PC sales remain on the upswing thanks to purchases made to support remote workers and learners. And it looks as if there’s still a lot of pent-up demand going into the holiday season.
Research firm IDC estimates PC shipments rose 14.6% annually in Q3 to 81.3 million. That compares with 11.2% shipment growth in Q2, and just 2.7% growth in 2019.
Officially, Gartner estimates PC shipments rose just 3.6% to 71.4 million. However, when including Chromebook sales (counted in IDC’s official estimate), Gartner’s estimate for shipment growth rises to 9%.
Along with Chromebooks, Q3 was a strong quarter for gaming PCs and (in certain cases) notebooks with cellular modems, according to IDC. On the flip side, desktop demand was said to be weak in the U.S. and EMEA. Desktop PC sales depend heavily on purchases made to support corporate offices, many of which are of course empty right now.
Demand for gaming products has been strong pretty much across the board in recent months: In September, supplies of graphics cards based on Nvidia’s (NVDA) – Get Report new GeForce RTX 3080 and 3090 gaming GPUs quickly sold out at major retailers, and Sony (SNE) – Get Report and Microsoft (MSFT) – Get Report both saw strong pre-orders for their next-gen consoles.
Between them, top-3 PC OEMs Lenovo, HP (HPQ) – Get Report and Dell Technologies (DELL) – Get Report accounted for 61.5% of Q3 shipments, per IDC. Lenovo and HP’s shipments were each estimated to be up more than 11%, while Dell’s shipments, which skew heavily towards corporate buyers, were estimated to have dropped slightly.
Apple (AAPL) – Get Report, whose Mac revenue rose 22% annually during its June quarter, was estimated to have an 8.5% unit share, with shipments rising 39% to 6.9 million. Given the Mac line’s high average selling price (ASP), Apple’s revenue share may have been above 20%.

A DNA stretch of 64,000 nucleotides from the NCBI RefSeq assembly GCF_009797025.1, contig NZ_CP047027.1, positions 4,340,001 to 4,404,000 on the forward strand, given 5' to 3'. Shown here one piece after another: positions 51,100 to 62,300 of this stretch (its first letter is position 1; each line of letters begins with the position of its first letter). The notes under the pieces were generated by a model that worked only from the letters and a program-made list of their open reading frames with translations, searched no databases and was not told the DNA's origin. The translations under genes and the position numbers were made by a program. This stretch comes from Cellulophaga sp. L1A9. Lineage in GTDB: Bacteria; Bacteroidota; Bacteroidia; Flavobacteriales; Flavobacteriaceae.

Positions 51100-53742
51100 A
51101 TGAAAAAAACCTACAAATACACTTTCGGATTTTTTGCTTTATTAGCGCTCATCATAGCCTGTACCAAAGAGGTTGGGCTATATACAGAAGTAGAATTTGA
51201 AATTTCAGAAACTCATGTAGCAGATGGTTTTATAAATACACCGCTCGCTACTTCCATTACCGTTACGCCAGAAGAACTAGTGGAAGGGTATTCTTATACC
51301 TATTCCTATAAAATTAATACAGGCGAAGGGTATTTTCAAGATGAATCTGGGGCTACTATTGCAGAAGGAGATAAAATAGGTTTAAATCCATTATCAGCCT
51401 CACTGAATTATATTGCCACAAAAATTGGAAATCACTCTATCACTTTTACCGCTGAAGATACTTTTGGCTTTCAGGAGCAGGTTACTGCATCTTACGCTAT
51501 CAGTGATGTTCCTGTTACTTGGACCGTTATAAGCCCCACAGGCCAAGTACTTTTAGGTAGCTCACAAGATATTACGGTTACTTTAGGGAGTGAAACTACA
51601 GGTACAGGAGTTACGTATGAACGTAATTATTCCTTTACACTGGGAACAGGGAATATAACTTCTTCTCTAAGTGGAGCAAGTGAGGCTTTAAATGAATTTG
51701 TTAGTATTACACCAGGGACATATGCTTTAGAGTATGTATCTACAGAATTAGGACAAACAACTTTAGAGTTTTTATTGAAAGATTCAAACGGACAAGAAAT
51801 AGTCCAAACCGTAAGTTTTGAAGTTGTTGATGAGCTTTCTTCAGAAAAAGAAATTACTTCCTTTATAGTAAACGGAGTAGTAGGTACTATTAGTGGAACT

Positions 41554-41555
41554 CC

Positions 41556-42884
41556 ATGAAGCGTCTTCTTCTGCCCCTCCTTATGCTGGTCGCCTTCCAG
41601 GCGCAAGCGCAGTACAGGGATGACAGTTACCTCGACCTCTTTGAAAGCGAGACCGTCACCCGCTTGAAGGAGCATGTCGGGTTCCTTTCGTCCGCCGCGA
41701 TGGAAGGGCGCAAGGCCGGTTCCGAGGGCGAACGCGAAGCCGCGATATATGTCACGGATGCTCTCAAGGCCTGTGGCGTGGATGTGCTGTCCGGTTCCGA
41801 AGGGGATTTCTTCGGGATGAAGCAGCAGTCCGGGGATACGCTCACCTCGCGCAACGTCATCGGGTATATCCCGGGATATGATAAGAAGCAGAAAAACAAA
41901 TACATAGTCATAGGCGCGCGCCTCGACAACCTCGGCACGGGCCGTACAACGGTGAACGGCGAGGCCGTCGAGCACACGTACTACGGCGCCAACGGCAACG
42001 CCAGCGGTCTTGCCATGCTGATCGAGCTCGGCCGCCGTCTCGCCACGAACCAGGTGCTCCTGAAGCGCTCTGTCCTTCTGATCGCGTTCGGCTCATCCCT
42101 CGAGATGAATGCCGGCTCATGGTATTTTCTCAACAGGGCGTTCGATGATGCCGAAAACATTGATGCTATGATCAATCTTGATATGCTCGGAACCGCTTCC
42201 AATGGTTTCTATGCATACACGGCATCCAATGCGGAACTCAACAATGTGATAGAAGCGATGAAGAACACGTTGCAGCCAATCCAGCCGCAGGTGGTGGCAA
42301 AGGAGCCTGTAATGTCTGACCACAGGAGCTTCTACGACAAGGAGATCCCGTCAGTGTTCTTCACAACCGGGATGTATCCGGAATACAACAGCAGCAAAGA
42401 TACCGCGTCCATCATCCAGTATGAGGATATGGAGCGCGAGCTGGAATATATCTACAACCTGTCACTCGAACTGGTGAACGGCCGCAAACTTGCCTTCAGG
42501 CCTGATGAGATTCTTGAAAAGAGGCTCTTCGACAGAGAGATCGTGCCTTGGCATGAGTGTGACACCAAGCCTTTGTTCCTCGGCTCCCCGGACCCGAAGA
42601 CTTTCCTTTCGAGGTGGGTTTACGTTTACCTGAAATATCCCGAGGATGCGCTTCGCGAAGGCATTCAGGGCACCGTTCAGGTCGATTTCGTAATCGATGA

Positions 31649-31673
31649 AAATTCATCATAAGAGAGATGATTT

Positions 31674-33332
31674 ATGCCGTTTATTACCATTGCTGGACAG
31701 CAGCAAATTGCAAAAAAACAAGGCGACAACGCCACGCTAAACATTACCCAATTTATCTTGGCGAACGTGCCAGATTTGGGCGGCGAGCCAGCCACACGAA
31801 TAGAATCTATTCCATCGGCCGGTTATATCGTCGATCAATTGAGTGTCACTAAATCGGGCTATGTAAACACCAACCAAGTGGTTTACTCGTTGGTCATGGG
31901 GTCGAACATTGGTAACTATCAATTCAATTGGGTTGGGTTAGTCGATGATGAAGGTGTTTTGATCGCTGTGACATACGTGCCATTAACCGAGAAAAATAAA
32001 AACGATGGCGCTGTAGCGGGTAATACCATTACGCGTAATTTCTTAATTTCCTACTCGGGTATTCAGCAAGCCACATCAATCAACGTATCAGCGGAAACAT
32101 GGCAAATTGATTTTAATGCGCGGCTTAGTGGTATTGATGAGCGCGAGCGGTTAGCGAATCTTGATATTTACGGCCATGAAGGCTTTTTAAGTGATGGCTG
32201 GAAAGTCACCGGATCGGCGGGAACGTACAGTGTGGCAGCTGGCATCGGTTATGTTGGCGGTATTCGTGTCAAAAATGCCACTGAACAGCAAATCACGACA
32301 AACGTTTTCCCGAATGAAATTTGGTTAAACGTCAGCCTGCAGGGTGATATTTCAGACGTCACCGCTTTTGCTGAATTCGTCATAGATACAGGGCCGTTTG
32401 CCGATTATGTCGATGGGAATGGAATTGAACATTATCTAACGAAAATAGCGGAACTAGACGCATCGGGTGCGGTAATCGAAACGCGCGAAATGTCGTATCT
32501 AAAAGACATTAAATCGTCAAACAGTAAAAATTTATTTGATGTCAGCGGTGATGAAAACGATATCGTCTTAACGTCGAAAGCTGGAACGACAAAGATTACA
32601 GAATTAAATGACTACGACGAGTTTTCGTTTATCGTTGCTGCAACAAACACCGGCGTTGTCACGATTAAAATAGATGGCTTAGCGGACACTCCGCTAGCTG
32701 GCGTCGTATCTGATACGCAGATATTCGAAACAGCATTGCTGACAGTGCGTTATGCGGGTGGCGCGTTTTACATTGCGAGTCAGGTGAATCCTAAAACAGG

The global PC strength reported by IDC and Gartner fits with what research firm NPD has reported about U.S. PC demand. In September, NPD estimated that U.S. retail PC sales were up 42% annually from March to August, with Windows notebook sales up over 40% and Chromebook sales up over 60%.
NPD also reported PC ASPs have been rising, with Chromebook ASPs topping $300 and Windows notebook ASPs “regularly exceeding $575.”
Notably, this growth has occurred in spite of ongoing component shortages. IDC notes processors, display panels and other PC components were in short supply in Q3, and suggests the situation isn’t likely to improve in Q4. As a result, it expects a backlog of unaddressed PC demand to remain into 2021.
Meanwhile, NPD said last month that its U.S. surveys indicate “a consistent 15% of consumers have reported that they intend to buy a notebook in the next month, with more than half of all buyers noting they were buying a ‘new’ additional notebook for their home as opposed to replacing an existing one.”
All of this suggests that PC sales, which were in a gradual decline during much of the last decade, will grow strongly again in Q4. And that naturally would be a positive not just for PC OEMs, but also Microsoft, Intel (INTC) – Get Report, AMD (AMD) – Get Report, Nvidia, Micron (MU) – Get Report, Logitech (LOGI) – Get Report and a slew of other suppliers.